Breeding for lower emitting cows is possible as shown in our research where we collected data on 16 different farms in the Netherlands. This project was part of the Climate approach of the Ministry of Agriculture.
Reduction of enteric methane
The Dutch agricultural sector is facing the challenge to reduce the methane emissions by 2.1 Mton by 2030 (for dairy farming the reduction goal is 0.8Mton by 2030), and even further by 2050. As methane emission of dairy cows is a main challenge to reduce according to the Climate approach of the Dutch government, farmers urgently need efficient and cost-effective options to reduce methane emissions. Animal breeding that exploits natural animal variation in methane emissions is a mitigation strategy that is cost-effective, permanent, and cumulative. The aim of this study was to investigate the potential of animal breeding to reduce methane emissions.
Variation between cows
For breeding it is important that there is variation in methane emissions between cows and that the effect of environmental factors is separated from the genetic component by means of statistical models. To do so, measurements should be collected from a large number of cows as well as several measurements per cow. With the methane measurements, the heritability can be determined by making a link with the ancestry of the cow, based on pedigree and genotype (DNA) information. In this study, the heritability was determined of repeated sniffer measurements of 1,698 dairy cows, of which genotype information was also available. The results show that the heritability for methane emission is 23%, defined as the average emission per week. Compared to the heritability of full lactation milk production (40%) or most health and fertility traits (2% to 8%), the heritability of methane emission is moderate. A low or moderate heritability means that data from a larger number of cows must be collected to estimate reliable breeding values than when the heritability is high.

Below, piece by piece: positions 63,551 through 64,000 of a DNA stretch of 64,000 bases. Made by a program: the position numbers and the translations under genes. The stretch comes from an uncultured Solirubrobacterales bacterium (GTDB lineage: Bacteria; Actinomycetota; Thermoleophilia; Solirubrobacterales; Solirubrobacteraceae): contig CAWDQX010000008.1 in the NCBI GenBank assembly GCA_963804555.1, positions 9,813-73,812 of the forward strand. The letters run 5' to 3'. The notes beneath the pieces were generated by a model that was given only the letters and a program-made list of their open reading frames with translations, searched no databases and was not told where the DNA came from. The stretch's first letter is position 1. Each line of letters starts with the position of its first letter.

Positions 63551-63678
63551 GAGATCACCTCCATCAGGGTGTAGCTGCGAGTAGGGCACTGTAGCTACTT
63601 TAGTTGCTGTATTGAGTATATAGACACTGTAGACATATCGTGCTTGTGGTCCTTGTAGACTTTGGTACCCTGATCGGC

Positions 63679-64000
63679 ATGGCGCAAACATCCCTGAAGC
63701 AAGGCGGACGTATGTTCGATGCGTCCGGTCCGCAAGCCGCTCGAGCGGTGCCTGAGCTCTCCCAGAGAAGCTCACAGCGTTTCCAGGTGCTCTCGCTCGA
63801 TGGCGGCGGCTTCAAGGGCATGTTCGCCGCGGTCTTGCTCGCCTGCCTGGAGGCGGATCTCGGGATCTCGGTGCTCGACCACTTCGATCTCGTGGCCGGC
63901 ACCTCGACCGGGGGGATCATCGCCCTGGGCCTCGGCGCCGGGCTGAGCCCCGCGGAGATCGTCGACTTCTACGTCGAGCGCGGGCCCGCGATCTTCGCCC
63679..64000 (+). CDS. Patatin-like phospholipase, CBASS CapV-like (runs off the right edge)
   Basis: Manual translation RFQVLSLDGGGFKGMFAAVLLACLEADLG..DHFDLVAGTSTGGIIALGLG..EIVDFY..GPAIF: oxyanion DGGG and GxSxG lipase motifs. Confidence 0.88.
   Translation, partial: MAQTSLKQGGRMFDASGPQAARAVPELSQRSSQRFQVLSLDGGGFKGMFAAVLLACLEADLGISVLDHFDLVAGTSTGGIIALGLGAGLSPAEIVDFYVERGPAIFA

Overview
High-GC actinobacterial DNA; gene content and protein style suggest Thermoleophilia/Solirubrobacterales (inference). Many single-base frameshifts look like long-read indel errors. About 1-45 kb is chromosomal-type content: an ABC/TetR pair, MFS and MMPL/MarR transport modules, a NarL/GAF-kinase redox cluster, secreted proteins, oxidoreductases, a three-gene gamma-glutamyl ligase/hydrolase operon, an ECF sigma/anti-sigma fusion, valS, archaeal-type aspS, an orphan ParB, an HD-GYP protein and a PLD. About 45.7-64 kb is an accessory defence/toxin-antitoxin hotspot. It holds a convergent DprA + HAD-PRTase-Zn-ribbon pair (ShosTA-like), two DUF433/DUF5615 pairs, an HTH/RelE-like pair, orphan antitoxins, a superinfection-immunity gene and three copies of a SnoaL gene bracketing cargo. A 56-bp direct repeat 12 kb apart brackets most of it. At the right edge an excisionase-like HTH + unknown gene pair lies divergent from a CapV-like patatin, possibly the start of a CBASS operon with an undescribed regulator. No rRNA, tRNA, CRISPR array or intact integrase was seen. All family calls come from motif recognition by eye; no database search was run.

Impact of genetic differences
An indication of the difference that can be made by breeding can be represented by the genetic standard deviation. The genetic difference between the cows with the lowest and highest emissions was 474 ppm. This shows that by selecting cows and bulls with low emissions, a reduction in enteric methane emissions is a real possibility in the near future. This is all described in a new report of Wageningen University and Research.
This study has shown that breeding for lower emitting cows is a potential mitigation strategy. Therefore we are now setting up a large scale recording of individual cow’s emissions on 100 dairy farms in the Netherlands. This project is financed by Topsector Agri & Food, CRV and FrieslandCampina.